ESC: The Arvon/Jerwood scheme offers a great deal of support and opportunities. I feel truly blessed to have Mona as a mentor. I think we share similar concerns, but as writers Mona and I are very different – that was part of the beauty of the mentorship. Not only does she use forms that I hadn’t used before (the prose poem, the ghazal), Mona grew up in London – and some of her poems offer snapshots of a childhood that was very different to mine. I am from rural Cambridgeshire and my childhood was informed by a bleak, Fen landscape. Mona and I enjoyed a laugh over words that she hadn’t come across before. I think ‘frit’ may have been one of them! She critiqued many of the poems in my book (as did my MA supervisor Nikolai Duffy). I am now being mentored as part of the Toast Poets’ Mentorship Scheme – I would also highly recommend applying to this scheme to mid-career poets.
PS: I understand you have set up your own Poetry Society stanza group. How did it come about and how is it going? Is there a poetry scene in the Fens?
ESC: I have just handed over the reins, as it were, to another stanza group member. The group was just a natural development of a monthly poetry group that I started a while ago. It’s been very successful, with a core group of about eight of us attending every month. Yes, there’s a thriving poetry scene in the Fens. Jonathan Totman, who is a member of the stanza group, started Fenspeak, a monthly open mic night. He and his wife Mary (Livingstone) Totman also co-edit The Fenland Reed. I am currently guest-editing Issue Six on the theme of the body.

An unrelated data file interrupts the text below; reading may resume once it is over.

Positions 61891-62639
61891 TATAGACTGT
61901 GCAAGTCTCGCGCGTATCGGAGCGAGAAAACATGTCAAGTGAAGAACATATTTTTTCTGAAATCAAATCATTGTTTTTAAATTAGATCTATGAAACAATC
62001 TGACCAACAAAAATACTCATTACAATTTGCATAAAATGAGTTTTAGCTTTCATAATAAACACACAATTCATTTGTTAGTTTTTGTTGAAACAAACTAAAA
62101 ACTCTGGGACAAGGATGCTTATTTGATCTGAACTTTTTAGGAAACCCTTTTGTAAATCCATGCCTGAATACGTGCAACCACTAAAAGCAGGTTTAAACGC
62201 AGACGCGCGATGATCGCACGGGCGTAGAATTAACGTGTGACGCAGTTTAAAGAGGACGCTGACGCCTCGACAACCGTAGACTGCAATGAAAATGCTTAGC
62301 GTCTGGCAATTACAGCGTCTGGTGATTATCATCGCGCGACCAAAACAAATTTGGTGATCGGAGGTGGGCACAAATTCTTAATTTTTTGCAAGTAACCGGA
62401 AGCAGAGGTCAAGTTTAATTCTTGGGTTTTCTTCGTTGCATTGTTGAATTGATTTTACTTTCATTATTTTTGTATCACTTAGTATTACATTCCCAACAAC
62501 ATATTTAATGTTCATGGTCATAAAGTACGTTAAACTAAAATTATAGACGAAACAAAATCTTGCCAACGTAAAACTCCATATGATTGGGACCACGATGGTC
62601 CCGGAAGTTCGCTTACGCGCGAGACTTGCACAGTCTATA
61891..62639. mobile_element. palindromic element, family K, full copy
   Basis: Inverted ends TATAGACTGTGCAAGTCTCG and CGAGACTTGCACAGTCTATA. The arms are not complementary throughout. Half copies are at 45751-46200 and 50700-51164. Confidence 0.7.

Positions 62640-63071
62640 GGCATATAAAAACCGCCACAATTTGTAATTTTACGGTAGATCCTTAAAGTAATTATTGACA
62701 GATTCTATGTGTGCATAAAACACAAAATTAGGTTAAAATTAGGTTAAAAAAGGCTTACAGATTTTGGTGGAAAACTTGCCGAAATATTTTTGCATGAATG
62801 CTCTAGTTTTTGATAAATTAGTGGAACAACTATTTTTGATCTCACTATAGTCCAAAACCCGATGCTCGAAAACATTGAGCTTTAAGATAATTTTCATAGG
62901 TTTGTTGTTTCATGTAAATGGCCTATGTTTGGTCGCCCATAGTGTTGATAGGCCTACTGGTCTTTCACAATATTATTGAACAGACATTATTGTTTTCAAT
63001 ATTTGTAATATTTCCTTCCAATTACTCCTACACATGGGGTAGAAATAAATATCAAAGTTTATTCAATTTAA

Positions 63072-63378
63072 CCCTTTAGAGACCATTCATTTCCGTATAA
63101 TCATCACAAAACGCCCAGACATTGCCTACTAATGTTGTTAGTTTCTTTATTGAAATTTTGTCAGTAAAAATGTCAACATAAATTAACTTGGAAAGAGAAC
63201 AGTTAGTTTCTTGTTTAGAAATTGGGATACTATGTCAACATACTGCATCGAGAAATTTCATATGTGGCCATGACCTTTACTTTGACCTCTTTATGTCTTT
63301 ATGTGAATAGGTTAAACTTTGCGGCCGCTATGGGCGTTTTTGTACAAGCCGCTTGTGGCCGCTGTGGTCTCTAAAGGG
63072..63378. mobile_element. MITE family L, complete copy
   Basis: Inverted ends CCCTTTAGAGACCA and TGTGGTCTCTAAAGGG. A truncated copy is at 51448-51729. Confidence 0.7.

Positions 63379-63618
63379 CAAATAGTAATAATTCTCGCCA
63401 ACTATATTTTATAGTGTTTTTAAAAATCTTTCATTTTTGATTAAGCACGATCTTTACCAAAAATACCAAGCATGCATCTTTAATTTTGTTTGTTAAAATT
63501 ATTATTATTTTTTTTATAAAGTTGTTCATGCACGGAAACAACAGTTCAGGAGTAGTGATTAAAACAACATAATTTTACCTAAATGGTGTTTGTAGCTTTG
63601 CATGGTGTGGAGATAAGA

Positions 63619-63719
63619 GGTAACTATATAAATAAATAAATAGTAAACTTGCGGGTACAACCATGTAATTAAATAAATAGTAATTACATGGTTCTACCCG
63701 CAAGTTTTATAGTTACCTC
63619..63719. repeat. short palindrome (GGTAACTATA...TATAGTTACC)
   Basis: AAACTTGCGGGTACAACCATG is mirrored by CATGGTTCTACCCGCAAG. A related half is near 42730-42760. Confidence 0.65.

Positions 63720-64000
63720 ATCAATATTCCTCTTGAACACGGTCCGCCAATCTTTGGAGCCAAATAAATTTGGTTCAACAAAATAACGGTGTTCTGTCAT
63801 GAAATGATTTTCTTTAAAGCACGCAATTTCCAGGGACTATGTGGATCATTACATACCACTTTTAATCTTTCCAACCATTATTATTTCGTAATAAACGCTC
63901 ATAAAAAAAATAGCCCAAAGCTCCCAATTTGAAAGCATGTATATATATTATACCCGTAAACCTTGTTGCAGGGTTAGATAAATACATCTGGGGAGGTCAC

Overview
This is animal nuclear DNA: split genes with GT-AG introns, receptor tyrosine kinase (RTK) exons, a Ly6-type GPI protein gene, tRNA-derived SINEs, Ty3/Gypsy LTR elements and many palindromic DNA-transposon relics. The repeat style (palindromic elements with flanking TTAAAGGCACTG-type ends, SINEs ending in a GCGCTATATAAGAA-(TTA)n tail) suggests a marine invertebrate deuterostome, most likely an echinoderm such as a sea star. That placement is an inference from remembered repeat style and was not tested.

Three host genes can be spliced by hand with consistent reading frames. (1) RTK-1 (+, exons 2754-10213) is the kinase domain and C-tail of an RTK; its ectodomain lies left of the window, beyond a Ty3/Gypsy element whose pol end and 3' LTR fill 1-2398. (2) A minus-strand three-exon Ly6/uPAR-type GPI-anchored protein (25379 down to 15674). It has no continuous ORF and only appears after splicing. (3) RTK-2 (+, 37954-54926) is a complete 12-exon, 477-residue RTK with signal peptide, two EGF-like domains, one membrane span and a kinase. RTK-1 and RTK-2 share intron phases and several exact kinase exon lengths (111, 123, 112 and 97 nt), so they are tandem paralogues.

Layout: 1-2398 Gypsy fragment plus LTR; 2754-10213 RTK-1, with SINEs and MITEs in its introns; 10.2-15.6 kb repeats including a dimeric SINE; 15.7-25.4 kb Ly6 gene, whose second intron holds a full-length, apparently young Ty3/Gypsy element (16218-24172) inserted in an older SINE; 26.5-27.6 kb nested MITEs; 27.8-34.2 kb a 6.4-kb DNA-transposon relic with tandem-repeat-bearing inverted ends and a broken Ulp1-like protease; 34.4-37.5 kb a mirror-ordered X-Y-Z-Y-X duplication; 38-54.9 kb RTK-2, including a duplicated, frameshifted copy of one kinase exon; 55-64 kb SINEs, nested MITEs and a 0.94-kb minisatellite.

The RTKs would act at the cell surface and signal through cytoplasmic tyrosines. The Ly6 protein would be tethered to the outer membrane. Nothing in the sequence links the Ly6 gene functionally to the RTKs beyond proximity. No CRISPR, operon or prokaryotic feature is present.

PS: Any poetry plans for 2017? What readings do you have lined up? What are you working on?
ESC: I’ve had a busy start to the year with my launch at Waterstones in Brussels in January, which you were kind enough to attend and co-host a poetry workshop with me. Since the launch, I was picked up for the Ledbury Coaching Workshop Scheme for New and Emerging Poets and read there; I’ve also read at the Royal Exchange Theatre, Manchester, with Carol Ann Duffy & Friends; the Cheltenham Poetry Festival; Café Writers, Norwich; the King’s Lynn Poetry Festival and Poetry in Aldeburgh with The Rialto.
PS: Where does the poem begin?
ESC: Events, conversations, gossip, galleries, journeys, museums, workshops, songs, landscapes, cityscapes. It begins in the spaces between the jostlings and murmurings of everyday life.
Fascinating interview, Paul that has a wide scope. You ask about other artists and the fens. The landscape and working life of the fens first impinged on my imagination through Caryl Churchill’s play Fen.
I will look out for Elisabeth’s poetry. E
Thanks Elizabeth – I shall pass this onto Liz – it may be useful for her project.
Great interview, Paul – and Elisabeth! I especially like what she says about how she dealt with difficult autobiographical material in her poetry.